May 20, 2022

Botu Linum

The Car & Automotive Devotees

Take care with fall cleanup | News

3 min read

It was an amazing story the one about the bull elk with a tire around its neck. Perhaps you’ve heard it by now: The 600-pound animal was tranquilized by wildlife officials last weekend, a mile south of Pine Junction (on the Front Range), and the tire was removed.

The elk had been lugging its rubber appendage, full of 10-pounds’ worth of debris and sand, for more than two years; wildlife officers had tried three times prior to last weekend to dart the animal and remove the tire.

“Tranquilizer equipment is a relatively short-range tool, and given the number of other elk moving together” — this elk was one of a herd of about 40  — “along with other environmental factors, you really need to have things go in your favor to have a shot or opportunity pan out,” CPW officer Dawson Swanson said. “I was able to get within range a few times that evening, however, other branches or elk blocked my opportunities.”

Eventually, Swanson hit the bull with a dart, and tracked it into thick timber with the rest of the herd. He had to work fast: the bull was in strong physical condition due to the rut, “and the tranquilizer effectiveness was minimized.” With the help of CPW colleague Scott Murdoch, the men were able to pull the tire off the bull’s neck — but had to remove its antlers in the process. “We would have preferred to cut the tire and leave the antlers for his rutting activity, but the situation was dynamic and we just had to get the tire off in any way possible,” Murdoch explained.

The extraordinary rescue story quickly ping-ponged across urban corridors — the New York Times and the Washington Post both picked it up. But it is especially relevant here, in Colorado’s mountains. Obviously, an elk should never have had a tire around its neck in the first place. Nor should ungulates’ antlers get entangled in people’s hammocks, yet the latter “is kind of common across Colorado,” CPW’s public information officer John Livingston said. So is entanglement in fences, Livingston said, and four-legged creatures are not the only ones. “We’ve seen a lot of birds, such as owls, getting caught up in fencing at night.”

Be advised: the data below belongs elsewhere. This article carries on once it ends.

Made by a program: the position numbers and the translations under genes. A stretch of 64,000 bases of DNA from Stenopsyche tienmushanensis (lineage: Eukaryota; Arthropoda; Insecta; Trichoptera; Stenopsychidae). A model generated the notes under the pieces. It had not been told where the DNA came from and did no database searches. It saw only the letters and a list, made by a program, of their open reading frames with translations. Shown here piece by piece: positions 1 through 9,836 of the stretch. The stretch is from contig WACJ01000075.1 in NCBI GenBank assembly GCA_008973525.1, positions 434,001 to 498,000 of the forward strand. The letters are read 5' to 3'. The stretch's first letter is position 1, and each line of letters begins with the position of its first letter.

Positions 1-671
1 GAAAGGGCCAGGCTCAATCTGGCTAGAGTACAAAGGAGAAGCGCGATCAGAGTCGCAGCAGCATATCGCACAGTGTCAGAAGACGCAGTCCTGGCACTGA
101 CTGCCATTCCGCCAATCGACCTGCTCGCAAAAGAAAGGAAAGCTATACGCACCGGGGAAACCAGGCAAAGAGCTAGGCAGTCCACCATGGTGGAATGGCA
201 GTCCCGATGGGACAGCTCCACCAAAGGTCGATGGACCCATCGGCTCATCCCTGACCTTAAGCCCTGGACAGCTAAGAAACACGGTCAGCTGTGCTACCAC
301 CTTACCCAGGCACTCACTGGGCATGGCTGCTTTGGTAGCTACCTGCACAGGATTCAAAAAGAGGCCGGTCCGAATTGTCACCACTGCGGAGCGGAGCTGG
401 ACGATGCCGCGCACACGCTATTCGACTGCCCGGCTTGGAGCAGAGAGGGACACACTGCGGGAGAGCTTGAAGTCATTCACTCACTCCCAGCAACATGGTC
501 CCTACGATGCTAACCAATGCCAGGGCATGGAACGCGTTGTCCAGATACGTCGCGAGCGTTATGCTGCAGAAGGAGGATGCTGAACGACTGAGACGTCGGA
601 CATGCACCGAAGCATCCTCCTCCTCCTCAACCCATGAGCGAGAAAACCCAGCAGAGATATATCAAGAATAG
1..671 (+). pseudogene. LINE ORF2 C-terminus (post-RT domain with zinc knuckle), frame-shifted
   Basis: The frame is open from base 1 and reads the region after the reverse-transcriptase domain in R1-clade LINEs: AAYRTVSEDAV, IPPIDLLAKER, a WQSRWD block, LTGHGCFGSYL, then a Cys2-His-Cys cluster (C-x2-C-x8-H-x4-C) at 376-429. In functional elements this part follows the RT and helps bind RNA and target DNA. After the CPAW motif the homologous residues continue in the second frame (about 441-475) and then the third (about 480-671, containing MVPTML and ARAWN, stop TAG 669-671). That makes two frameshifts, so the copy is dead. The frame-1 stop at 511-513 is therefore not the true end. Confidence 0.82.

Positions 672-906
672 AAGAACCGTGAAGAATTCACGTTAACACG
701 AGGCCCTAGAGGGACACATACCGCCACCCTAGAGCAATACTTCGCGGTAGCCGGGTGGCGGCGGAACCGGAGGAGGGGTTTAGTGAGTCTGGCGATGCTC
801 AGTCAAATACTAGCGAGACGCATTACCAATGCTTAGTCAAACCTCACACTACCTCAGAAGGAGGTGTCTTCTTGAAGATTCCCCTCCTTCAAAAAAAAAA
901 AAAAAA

“Animals are curious, just like us,” Livingston added. “They go to check something out,” and they can get trapped. “We don’t know where this elk picked up this tire, but if you have spare tires taking up space, take them to a tire shop and have them recycled. It’s the right thing not only for wildlife, but the environment too.”

If you see an animal entangled in wires — Christmas lights prove to be a common snare each winter — “call your local wildlife office,” Livingston added. “If it’s the weekend, and the office is closed, call the state patrol, and they’ll get in touch with our wildlife officers.”

Ungulates are not the only animals that pay a big price for human carelessness this time of year. So do black bears.

“It’s a pretty critical time for them,” said Jamin Griggs, senior wildlife biologist for CPW’s Southwest region. “They’re at the tail end of hyperphagia” — the period before denning when bears eat pretty much round the clock — “and they’re feeding voraciously. It’s a good time to pick up any fallen fruit from the ground, if you have fruit trees on your property. Be mindful of compost piles; secure a fence around them.”

Take down bird feeders at night too; bring dog food bags (and dog dishes) inside; and don’t take the trash out until trash day, unless you can store it in a bear-proof container.

The tale of the elk’s tire-extraction “was pretty remarkable,” Griggs said. “That was a heavy object to carry around for all that time. I’m sure that elk is very relieved to have it off. I’ve heard of bears with their heads stuck in buckets, walking around,” he added. “But it’s easier to remove those, because the bear can’t see you.”